• The use of MariaDB might actually make this worse as that greatly increases the RAM and CPU requirements to run the system over SQLite.



  • NextCloud 13 is quite a bit behind. We are on 15.0.2 now. Might be worth updating just to be sure that that does not address the issue on its own.



  • This might sound silly, but check the time on your machine and on the NextCloud server. Are they off from each other? Maybe one or the other actually is recording the time out of sync?



  • @SemperOSS said in Nextcloud Conflicts When Saving a File (Single User Scenario):

    I am working on a very small software project and when I save a file (the only file in that directory), Nextcloud often seems to feel that the version stored on the server is newer than the version I just stored and makes the newest version a conflict file and reverts to the server version, which can be very damaging if I am not aware of it.

    What task are you using NextCloud for with development? You aren't trying to store code in it, are you? NextCloud would not be a good replacement to a git repository, for example.



  • As a matter of troubleshooting... Check and make sure that the Client's time and the NextCloud server's time are set correctly.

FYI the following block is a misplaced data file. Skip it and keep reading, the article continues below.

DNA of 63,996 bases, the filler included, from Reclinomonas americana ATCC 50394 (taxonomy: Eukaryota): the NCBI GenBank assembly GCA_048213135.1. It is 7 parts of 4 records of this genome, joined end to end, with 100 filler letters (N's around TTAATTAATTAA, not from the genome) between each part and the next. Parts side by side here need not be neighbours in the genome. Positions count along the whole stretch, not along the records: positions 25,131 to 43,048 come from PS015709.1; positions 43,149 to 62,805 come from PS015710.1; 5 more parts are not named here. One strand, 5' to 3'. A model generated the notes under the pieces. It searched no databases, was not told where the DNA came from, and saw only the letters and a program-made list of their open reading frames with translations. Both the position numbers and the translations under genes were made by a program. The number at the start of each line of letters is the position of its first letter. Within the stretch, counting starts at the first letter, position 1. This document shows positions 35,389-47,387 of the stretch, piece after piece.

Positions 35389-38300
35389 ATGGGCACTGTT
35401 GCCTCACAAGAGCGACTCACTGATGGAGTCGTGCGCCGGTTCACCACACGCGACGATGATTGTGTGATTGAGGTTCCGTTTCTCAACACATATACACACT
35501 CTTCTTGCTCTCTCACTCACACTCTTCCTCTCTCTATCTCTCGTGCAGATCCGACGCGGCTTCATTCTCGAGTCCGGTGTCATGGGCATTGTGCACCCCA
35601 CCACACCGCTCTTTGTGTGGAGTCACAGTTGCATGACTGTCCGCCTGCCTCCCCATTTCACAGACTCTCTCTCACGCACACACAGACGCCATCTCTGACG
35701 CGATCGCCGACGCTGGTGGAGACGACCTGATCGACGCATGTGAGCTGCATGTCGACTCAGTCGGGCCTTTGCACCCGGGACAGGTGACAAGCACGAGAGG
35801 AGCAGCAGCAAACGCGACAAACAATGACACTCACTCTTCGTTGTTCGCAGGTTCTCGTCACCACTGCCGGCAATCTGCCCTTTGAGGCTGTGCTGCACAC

• @scottalanmiller & @dafyre: That was my first idea, but all the computers are within milliseconds of each other as best I can measure, thanks to NTP — and I do expect that Nextcloud can accept a clock difference that is in the same order of magnitude as the package latency over the network or even less.



  • @StrongBad I use Nextcloud to automatically save essential files on my computers, giving me seamless access to these files from my other computers. Very rarely are two computers turned on at the same time but it provides me with some convenience when I change from one computer to the other — and sometimes the web access to Nextcloud proves a life-saver ( well, not literally 😉 ) when I need access to files when I am out and about without access to my own laptop or for quickly sharing files.

    It is not used as a repository for my source code.